"This is a disgraceful effort by scam artists to take advantage of people by giving them false hopes of a nonexistent refund," IRS Commissioner Doug Shulman said in a statement.
Shulman said con artists often will falsely claim that refunds are available, even if the victim went to school decades ago. In many cases, those scammers are targeting seniors, people with very low incomes and members of church congregations with their bogus promises of free money.
The IRS said such schemes can be costly for victims. Promoters may charge exorbitant upfront fees to file the bogus claims and often are long gone when victims discover they've been scammed. And it emphasized that all taxpayers are legally responsible for the accuracy of their returns, and must repay any refunds received in error.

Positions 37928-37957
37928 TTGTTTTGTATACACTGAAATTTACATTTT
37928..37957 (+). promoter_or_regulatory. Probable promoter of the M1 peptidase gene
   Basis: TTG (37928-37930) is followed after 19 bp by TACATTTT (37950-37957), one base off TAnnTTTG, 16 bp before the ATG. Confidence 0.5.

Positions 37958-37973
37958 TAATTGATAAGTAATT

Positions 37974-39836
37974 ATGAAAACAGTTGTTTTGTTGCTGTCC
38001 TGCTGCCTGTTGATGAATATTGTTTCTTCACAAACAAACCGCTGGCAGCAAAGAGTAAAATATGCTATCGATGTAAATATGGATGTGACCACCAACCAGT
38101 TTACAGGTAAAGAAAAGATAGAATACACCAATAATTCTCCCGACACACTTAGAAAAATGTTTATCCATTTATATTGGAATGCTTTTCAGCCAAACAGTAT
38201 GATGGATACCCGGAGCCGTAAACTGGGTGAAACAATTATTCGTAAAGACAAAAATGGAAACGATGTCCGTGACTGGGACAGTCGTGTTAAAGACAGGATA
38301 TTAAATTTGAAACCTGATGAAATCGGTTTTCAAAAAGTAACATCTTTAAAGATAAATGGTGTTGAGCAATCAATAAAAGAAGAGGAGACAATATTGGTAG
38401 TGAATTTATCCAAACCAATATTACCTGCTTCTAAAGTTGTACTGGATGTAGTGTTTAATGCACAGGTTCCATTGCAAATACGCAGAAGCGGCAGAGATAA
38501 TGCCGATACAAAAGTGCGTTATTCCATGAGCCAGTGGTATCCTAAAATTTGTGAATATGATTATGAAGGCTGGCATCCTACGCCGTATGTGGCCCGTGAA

To avoid becoming ensnared in such a scheme, the IRS said taxpayers should be on the lookout for:
• Fictitious claims for refunds or rebates based on false statement of entitlement to tax credits
• Unfamiliar for-profit tax services selling refund and credit schemes to the membership of local churches
• Internet solicitations that direct them to toll-free numbers and then solicit social security numbers
• Homemade flyers and brochures implying credits or refunds are available without proof of eligibility
• Offers of free money with no documentation required
• Promises of refunds for "Low income no documents tax returns"
• Claims for the expired Economic Recovery Credit Program or for economic stimulus payments
• Unsolicited offers to prepare a return and split the refund, and
• Unfamiliar return preparation firms soliciting business from cities outside of the normal business or commuting area.
Utah taxpayers can go to www.irs.gov for additional information on tax scams.